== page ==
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Title: Prolonged use of paracetamol and the prescribing patterns on rehabilitation facilities.
Austin Authors: Jasat, Homairah;Thompson, John;Sonneborn, Olivia;Dayment, Jessica;Miller, Charne
Affiliation: Austin Health
Department of Nursing, The University of Melbourne, Carlton, Victoria, Australia
Royal Melbourne Hospital, Melbourne, Victoria, Australia
Alfred Health, Melbourne, Victoria, Australia
La Trobe University, Bundoora, Victoria, Australia
Issue Date: 2022
Date: 2021
Publication information: Journal of Clinical Nursing 2022; 31(23-24)
Abstract: The study investigated: (a) the usage patterns of paracetamol, and (b) the association between paracetamol use and patient outcomes such as liver and kidney functions among older people. Paracetamol is a well-known analgesic and antipyretic drug, with an excellent safety profile when used within its recommended dose. It is a commonly used drug by people aged over 65 years to treat chronic pain. Prolonged use of paracetamol in the elderly is poorly understood. As such, there is a genuine risk among older people of unintentional overdose. A retrospective analysis of medical records in rehabilitation wards was undertaken from 1 July 2016 to 30 June 2017. Patients' paracetamol use, prescribing patterns and biochemical results were analysed to assess for differences in admission and discharge biochemistry results. The TREND Statement was utilised to guide study reporting (Enhancing the QUAlity and Transparency Of health Research, 2021). A total of 1119 patients were admitted for seven or more days in a metropolitan tertiary hospital in Melbourne. Almost three-quarters (74%) of patients were administered paracetamol; 76.1% received Immediate-Release Paracetamol (IRP), and 23.9% were given Sustained-release paracetamol (SRP). A proportion (4.5%) of patients in both the IRP and SRP groups received more than the daily recommended dose. There were limited statistically significant differences between patients' admission and discharge biochemistry results; group or time differences were observed, which were indicative of improvements within the paracetamol group. Paracetamol was a commonly used medication among long-stay elderly patients. Precaution to ensure paracetamol use does not exceed recommended daily doses is required. This study suggests that paracetamol used at a therapeutic level in older patients had limited, negative associations with liver and kidney function. The clinical practice regarding prolonged use of paracetamol is ambitious. The increased risk of paracetamol toxicity among the frail elderly is a concern. Optimising the dose adjustment in the elderly is important to avoid adverse outcomes.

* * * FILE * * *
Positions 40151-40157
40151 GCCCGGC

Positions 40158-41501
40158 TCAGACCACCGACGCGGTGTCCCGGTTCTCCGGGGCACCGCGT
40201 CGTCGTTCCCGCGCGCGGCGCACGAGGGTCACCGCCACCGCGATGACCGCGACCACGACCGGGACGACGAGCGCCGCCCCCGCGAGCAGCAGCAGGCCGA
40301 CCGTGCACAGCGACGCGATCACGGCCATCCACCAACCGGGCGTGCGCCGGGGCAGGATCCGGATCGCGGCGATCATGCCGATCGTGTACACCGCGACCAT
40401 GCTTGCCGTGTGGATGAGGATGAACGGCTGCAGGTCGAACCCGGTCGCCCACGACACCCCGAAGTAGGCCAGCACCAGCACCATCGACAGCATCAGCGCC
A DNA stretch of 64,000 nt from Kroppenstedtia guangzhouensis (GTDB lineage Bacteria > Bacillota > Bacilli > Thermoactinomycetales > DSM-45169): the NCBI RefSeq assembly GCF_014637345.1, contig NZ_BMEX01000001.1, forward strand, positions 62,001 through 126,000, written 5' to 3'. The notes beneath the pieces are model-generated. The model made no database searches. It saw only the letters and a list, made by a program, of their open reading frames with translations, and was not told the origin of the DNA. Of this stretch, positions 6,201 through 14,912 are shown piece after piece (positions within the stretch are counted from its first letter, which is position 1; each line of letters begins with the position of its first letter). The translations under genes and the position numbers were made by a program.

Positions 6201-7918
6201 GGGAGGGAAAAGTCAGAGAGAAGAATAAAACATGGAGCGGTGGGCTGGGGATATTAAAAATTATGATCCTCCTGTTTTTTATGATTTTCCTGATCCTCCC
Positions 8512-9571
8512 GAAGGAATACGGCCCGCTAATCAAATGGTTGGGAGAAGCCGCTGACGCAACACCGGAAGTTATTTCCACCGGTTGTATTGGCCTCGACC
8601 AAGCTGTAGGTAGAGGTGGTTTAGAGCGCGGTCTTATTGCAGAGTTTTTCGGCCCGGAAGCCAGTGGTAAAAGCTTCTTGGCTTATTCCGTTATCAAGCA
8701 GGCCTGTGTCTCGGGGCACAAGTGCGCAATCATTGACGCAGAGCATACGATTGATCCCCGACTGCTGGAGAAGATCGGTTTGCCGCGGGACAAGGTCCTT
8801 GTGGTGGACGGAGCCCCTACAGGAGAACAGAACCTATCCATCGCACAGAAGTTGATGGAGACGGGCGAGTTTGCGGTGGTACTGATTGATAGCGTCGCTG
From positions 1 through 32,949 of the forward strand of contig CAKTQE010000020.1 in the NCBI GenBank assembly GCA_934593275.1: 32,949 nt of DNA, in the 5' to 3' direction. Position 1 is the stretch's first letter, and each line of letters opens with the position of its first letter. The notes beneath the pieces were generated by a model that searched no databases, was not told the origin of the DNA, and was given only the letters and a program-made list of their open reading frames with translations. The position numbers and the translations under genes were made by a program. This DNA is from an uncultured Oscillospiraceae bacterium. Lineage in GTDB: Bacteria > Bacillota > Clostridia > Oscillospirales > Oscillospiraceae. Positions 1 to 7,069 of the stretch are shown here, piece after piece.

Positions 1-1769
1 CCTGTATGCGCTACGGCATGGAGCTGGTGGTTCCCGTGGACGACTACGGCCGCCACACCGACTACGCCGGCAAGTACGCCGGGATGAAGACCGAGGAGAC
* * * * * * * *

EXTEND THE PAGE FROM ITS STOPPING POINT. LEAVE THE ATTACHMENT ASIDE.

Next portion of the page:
DOI: 10.1111/jocn.16188
ORCID: 0000-0002-2711-3756
Journal: Journal of Clinical Nursing
PubMed URL: 34957612
PubMed URL:
Type: Journal Article
Subjects: adverse outcomes
Appears in Collections:Journal articles

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